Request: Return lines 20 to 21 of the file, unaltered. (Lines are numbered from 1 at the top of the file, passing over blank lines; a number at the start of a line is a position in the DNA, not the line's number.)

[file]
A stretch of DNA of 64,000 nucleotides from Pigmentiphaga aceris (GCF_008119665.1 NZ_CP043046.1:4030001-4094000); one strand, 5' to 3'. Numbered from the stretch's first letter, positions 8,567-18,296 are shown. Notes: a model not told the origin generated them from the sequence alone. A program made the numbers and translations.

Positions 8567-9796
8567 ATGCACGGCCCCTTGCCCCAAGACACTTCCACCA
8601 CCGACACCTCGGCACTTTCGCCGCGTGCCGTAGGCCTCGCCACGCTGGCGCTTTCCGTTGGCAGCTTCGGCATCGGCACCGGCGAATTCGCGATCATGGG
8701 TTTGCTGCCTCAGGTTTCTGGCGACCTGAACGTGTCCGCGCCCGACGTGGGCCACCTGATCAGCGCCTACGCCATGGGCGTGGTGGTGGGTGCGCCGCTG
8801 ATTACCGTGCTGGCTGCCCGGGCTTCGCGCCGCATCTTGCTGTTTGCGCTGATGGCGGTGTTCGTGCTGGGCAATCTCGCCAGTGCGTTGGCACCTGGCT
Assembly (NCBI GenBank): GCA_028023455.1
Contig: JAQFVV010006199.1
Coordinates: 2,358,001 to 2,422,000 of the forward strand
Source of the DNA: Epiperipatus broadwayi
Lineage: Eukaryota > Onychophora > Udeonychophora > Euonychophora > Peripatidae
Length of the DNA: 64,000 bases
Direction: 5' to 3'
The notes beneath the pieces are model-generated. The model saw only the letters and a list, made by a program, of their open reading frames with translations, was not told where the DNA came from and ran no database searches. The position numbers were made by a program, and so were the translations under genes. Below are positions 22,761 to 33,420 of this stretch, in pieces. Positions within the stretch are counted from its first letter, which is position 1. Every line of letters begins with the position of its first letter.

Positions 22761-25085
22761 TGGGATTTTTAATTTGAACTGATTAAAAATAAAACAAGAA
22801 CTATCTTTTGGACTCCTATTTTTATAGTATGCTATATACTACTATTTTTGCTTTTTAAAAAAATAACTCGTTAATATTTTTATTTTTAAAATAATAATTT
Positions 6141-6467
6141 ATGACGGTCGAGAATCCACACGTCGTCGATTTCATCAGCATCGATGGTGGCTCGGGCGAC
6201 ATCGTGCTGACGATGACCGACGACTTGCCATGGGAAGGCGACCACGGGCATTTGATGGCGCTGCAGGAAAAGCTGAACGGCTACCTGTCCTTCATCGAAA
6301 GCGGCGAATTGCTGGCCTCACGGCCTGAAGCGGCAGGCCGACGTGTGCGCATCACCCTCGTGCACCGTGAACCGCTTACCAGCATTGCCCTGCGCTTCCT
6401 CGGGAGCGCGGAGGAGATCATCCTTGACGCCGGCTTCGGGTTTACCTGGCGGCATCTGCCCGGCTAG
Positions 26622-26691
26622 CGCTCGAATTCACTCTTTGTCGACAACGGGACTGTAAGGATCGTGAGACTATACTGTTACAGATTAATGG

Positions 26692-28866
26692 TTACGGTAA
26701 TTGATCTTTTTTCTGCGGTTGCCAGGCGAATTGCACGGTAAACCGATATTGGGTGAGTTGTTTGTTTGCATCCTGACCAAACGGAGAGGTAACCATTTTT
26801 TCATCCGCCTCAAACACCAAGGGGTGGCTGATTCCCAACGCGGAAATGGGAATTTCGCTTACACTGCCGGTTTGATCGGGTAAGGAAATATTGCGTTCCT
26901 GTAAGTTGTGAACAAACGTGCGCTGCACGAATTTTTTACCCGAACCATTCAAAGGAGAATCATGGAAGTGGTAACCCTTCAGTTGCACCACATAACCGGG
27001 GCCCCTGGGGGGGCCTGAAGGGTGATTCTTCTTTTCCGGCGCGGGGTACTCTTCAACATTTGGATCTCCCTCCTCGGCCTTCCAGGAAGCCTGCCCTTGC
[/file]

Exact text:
6201 ATCGTGCTGACGATGACCGACGACTTGCCATGGGAAGGCGACCACGGGCATTTGATGGCGCTGCAGGAAAAGCTGAACGGCTACCTGTCCTTCATCGAAA
6301 GCGGCGAATTGCTGGCCTCACGGCCTGAAGCGGCAGGCCGACGTGTGCGCATCACCCTCGTGCACCGTGAACCGCTTACCAGCATTGCCCTGCGCTTCCT